Wednesday, February 6, 2008

Potluck Piemontese

It was a great night of mainly Piemontese inspired food and wine last night at my friend Mark's house over in the east bay. Tasty food, interesting wines and an internationally diverse crowd - Spain, Italy, France, Russia, Iowa, Berkeley and of course Baltimore were all represented.

To start there were antipasti, including Mark's specialty, acciughe al verde (anchovies in garlicky parsley sauce). I was really enjoying a bottle of Slovenian rizling with this (that's not ebonics, its slovenian!) as well as an interesting Pinot Gris from Alsace.

2004 Dveri-Pax Renski Rizling 'E'

A local importer brought this wine. A bit petrolly on the nose, and somehwere in between an Alsatian and New Zealand style of dry Riesling. The wine had the flavor authority, minerality and balance of Alsace Riesling, but with a lighter touch and lower alcohol. As far the as the NZ comparison, it's just that the fruit was so juicy and new world-ish. Not overdone or artificial tasting in anyway, though. This wine tastes natural. I'll have to seek out more wines from these guys. Slovenia, it's not just about Movia....

2005 Domaine Loew Pinot Gris Bruderback Clos Marienberg

Interesting wine! There was all of the yellow stone fruit and lightly honeyed goodness of Alsace Pinot Gris, but with a distinctive minerality running through the wine. I could taste fossilized marine organisms in this wine, not because fossilized marine organisms are a regular part of my diet, but, you know, that's what this wine brings to mind. Pinot Blanc and Klevner from Alsace sometimes conveys this funky, chewy minerality. This was delicious with the secondo of fennel braised pork.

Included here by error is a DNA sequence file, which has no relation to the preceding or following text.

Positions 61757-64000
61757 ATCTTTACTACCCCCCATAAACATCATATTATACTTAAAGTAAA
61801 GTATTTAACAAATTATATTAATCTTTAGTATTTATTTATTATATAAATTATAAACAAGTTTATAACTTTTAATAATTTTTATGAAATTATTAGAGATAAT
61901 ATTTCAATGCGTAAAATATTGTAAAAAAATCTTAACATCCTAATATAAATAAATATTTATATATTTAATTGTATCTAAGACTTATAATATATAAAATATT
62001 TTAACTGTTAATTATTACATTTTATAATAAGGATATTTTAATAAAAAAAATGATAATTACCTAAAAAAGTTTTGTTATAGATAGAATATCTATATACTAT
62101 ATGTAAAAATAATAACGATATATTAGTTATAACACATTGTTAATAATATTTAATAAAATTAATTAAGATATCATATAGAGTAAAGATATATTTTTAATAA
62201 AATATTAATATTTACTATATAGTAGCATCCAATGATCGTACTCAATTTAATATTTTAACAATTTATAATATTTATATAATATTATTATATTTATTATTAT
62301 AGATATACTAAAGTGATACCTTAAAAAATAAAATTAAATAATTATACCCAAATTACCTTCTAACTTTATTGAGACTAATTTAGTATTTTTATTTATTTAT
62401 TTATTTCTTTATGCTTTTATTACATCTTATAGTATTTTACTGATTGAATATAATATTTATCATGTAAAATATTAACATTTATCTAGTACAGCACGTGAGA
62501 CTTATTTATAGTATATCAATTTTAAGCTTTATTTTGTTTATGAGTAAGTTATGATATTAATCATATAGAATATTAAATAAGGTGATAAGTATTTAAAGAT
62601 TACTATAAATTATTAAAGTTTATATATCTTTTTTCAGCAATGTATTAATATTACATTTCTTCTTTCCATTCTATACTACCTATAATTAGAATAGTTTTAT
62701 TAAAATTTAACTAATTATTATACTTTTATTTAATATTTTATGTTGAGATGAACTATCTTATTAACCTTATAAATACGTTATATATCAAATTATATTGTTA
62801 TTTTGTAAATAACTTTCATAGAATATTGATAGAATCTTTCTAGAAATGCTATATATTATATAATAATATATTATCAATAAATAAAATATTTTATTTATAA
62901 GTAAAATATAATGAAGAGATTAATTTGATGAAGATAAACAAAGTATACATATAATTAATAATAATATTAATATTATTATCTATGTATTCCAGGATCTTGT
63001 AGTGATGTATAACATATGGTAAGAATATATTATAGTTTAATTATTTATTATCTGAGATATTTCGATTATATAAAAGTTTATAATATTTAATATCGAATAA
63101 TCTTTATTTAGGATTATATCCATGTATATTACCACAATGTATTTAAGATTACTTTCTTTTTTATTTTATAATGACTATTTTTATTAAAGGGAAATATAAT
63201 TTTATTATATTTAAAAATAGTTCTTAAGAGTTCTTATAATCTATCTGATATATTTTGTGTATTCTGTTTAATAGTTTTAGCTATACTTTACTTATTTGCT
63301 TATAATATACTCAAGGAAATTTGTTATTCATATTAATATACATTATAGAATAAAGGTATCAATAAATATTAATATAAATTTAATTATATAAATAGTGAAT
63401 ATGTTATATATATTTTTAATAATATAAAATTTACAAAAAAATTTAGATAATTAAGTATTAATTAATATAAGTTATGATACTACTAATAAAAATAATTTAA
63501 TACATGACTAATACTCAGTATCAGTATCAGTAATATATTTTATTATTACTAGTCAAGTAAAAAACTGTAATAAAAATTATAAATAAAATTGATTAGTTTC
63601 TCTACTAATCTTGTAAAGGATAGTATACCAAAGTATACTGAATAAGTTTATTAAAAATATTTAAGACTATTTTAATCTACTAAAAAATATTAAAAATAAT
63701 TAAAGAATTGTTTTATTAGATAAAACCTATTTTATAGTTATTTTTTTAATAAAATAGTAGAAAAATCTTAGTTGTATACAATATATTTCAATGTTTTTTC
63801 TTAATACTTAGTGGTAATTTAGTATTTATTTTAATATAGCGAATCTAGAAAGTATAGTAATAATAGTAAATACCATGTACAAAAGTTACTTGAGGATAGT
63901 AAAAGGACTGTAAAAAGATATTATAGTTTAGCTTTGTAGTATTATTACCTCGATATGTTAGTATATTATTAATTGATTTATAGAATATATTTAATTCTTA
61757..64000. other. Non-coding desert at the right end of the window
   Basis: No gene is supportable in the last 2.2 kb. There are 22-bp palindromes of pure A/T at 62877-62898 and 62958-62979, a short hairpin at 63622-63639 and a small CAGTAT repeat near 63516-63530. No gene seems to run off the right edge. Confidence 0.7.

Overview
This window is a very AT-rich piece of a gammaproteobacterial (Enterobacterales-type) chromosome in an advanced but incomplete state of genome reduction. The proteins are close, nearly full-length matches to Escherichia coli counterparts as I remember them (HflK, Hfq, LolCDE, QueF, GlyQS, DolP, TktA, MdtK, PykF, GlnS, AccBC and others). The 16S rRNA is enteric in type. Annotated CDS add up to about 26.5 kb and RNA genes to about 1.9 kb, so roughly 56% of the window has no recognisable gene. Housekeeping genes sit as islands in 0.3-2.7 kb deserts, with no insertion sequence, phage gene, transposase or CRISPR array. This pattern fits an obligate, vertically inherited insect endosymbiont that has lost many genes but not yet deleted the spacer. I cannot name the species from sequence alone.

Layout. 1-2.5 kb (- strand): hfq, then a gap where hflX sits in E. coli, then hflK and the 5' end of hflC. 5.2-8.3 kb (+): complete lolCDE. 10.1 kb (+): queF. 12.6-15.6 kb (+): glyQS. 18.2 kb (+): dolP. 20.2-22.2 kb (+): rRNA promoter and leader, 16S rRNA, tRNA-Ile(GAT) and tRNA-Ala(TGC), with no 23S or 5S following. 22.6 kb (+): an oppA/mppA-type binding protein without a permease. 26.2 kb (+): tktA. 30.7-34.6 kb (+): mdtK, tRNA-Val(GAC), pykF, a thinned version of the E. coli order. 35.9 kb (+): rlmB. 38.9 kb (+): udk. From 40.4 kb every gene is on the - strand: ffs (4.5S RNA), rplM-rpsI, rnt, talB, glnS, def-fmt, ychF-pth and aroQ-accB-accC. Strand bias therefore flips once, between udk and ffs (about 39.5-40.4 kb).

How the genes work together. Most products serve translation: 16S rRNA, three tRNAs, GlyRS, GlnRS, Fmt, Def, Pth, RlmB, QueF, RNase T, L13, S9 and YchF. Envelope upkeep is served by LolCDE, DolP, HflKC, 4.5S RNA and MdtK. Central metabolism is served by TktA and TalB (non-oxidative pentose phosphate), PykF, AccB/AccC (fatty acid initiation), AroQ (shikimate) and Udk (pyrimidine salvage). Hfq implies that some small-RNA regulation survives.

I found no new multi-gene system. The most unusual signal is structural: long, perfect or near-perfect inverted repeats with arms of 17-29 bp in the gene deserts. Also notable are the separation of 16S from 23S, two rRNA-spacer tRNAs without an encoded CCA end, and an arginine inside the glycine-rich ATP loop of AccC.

2005 Bruno Giacosa Nebbiolo d'Alba

Really austere and closed at first, the wine opened up to reveal some powerful, but still reserved, mixed berry fruit, with an increasingly iron mineral vein after some breathing in the glass. Very young nebbiolo, but definitely pure class, and worthy of putting away for at least 7 years. Served with my 'Risotto al Barolo' recipe (a good one from Lydia B) this wine worked nicely. Though the wine below might have been the better pairing.

2004 Piero Busso Barbaresco Santa Stefanetto

Tre bicchieri and it's easy to see why. This wine is clearly done in a modern style, powerful, red fruited, soft, meaty. Aromatics definitely take a back seat to a very enticing, surprisingly approachable palate. Modern nebbiolo based wines from the Piedmont are not nearly as interesting, subtle, or haunting as the best of their traditional counterparts, but they certainly are fun to drink. Of all the wine regions in the world with the Traditionalist vs Modernist dynamic, Piedmont's modern wines, I think, are the most balanced, least oaky, and most drinkable. Somehow this worked fairly well with the fennel braised pork, but not as well as the pinot gris, which I find to be good pork wine in general. For this dish, with the subtle, slowly caramelized fennel and hint of coriander, white wine seemed to be in order. Very impressive meat braising by importer (and chef?) Gary.

Lest we forget, there was a terrific salad - gotta have my greens. Not very authentically Piedmont, as it's usually meat, meat, and more meat, but here in the Bay area we party hard, drink well, eat well and do not neglect our local, organic veges, alright? Olga made a delicious mixed green salad with one of the tastiest vinaigrettes I have had. It tasted as though there was somehow artichoke flavor infused in the vinaigrette (?) Very lightly dressed and topped with Israeli feta, this was my favorite type of salad, fresh, light, plentiful and flavorful.

Some delicious, simple 2006 Saracco Moscato was tasty with a variety of Gorgonzola, and even better with the lemon polenta nut cake. Crumbly and precarious to handle, but eminently tasty.

Thanks Mark, Chloe, Raquel, Olga and Gary for making it a great evening.

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